And what about my (2nd) problem with two functions (see Fourier_MC.nb )

Well, it works exactly the same way! Just plug in the other function...

Regards -- Henrik

Hi, Hans,

From my experience the main problem is to determine frequencies as accurate as possible and to do this usually window functions and peak interpolation is required. Take at a look at the following papers of Hunter and Laskar, where algorithms for accurate frequency identifications are described (as well as for parameters, i.e. amplitudes and phases). I personaly prefer to use Laskar's method for frequencies and the NonlinearModelFit[] for parameters, but LinearModelFit[] or LeastSquares[] can be used as well, if you search for $a_1 \cos(f_1 t) + b_1 \sin(f_1 t) + \dots$ instead of $a_1 \cos(f_1 t + \phi_1) + \dots$.

See also my attached package for signal reconstruction. It's probably not very friendly to read, but you can give it a try. You'll also need to replace CompilationTarget->"C" to CompilationTarget->"WVM" in FREQUENCY.m and remove compiler initialization.



Hello Henrik, hello Ivan,

thanks a lot to both of you.

@ Henrik: I will try it with my second example with just plugging the 2nd function in. Regarding the zeros I think you are perfectly right, that seems not to be a good idea.

@ Ivan: I managed to load FREQUENCY, but for the time being I am drowning in error messages. Maybe because I have version 7, but I will have to have a look to them.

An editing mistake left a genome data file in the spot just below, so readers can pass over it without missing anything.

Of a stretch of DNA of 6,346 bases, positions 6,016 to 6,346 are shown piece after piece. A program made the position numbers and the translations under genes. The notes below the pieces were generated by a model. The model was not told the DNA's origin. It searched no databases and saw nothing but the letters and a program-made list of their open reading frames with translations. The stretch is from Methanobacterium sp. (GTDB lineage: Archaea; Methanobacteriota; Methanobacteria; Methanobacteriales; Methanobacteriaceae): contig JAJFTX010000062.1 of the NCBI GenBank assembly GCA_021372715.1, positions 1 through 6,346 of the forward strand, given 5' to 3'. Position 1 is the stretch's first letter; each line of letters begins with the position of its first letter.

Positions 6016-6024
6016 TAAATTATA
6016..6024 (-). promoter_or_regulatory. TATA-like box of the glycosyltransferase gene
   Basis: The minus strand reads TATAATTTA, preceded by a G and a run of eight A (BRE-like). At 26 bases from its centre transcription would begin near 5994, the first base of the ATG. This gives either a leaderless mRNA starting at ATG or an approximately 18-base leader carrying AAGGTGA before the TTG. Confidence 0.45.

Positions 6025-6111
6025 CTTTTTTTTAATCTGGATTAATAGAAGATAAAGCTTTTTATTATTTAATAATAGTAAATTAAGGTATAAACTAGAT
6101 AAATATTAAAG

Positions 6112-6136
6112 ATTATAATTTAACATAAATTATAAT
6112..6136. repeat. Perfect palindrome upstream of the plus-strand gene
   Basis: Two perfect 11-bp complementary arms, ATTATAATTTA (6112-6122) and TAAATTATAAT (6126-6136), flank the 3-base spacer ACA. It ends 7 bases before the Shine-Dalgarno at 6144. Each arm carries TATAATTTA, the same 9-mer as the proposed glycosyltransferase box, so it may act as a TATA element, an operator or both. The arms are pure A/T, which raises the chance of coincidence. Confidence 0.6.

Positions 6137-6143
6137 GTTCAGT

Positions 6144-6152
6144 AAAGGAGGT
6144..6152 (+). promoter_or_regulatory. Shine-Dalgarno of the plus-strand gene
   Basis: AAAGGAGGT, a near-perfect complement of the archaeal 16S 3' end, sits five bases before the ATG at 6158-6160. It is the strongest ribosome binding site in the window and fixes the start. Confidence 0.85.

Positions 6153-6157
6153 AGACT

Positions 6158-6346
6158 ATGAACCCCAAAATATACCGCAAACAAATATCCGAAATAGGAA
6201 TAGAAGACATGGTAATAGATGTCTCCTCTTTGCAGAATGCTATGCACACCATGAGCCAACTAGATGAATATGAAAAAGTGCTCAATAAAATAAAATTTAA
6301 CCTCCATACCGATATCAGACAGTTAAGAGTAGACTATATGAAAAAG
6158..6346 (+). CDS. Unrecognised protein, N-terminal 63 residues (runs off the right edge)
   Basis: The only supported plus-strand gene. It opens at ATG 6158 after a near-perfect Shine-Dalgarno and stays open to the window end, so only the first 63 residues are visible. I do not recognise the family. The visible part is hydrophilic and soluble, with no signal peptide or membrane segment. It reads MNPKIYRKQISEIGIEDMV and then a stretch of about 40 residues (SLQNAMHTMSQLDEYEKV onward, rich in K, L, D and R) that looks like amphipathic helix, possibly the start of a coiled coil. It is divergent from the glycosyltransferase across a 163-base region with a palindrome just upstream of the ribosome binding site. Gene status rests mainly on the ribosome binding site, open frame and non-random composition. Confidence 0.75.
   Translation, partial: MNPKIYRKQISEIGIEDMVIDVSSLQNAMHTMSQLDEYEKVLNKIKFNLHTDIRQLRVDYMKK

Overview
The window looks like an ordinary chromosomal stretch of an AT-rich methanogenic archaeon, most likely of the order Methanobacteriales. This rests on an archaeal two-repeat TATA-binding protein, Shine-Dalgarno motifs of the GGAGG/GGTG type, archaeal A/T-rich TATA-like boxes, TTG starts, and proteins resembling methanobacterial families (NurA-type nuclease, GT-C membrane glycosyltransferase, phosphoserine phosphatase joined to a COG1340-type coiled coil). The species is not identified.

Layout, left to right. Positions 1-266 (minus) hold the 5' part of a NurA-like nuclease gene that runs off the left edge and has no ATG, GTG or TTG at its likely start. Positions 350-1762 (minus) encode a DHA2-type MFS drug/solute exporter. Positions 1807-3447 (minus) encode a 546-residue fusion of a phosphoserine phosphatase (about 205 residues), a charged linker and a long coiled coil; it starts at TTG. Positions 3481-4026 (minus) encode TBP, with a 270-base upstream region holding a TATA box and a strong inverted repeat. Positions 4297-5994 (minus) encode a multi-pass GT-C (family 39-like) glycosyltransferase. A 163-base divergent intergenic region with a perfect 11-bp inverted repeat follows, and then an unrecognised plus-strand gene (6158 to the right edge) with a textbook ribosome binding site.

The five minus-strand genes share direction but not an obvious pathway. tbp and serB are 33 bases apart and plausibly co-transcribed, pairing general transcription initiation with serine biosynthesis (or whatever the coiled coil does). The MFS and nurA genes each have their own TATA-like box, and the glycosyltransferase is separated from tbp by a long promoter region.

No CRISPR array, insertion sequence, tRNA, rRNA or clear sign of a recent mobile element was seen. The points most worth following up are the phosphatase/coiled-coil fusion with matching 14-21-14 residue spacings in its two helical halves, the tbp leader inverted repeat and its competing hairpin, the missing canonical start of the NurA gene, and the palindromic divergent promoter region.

Kind regards Hans

Hi, Hans,

Yes, it may be problematic to run that package on v7, could you provide more details on the error messages? Meanwhile, are you sure you need Fourier analysis for your data? What is the process behind your data?

Perhaps, you might be interested in exploring other methods for data analysis like:

  • Wavelet analysis (ref1, ref2), but wavelet staff is available in Mathematica for v8+
  • Independent component analysis and it's variations (ref1), there is an implementation of FastICA for Mathematica somewhere on and some functions are available in Mathematica, e.g. PrincipalComponents[] and KarhunenLoeveDecomposition[] for v8+.
  • Hilbert-Huang transform (ref1), I remember seeing an implementation of the sifting process used in this method somewhere on as well as discrete Hilbert transform.
  • Dynamic Mode Decomposition (ref1), I'm not aware of any implementation in Mathematica and will be grateful if someone can provide one

This list is by no means complete, but it can be a good starting point.

P.S. I've modified the code to run (hopefully) on v7, see attached.


Hello Henrik and Ivan.

@Henrik: I fed my 2nd function in your method, and it works. But: using your really nice Manipulate-object it turns out that I need 60-some or so cosine-functions to obtain a good reproduction of the original data (assumed to be results of (error-free) measurements). But the "process" yielding the data contains exactly two vibrations, so 60-some seems a bit unsatisfactory.

Look, in my opinion the process is as follows: make your measurements or take the experimental data, apply "Fourier" and plot the spectrum. Look at the spectrum and get the number of peaks. This should be the number of periodic processes involved. In my example there are two peaks suggesting that there are two vibrations or two periodicities (as it is the case in fact). How to find them?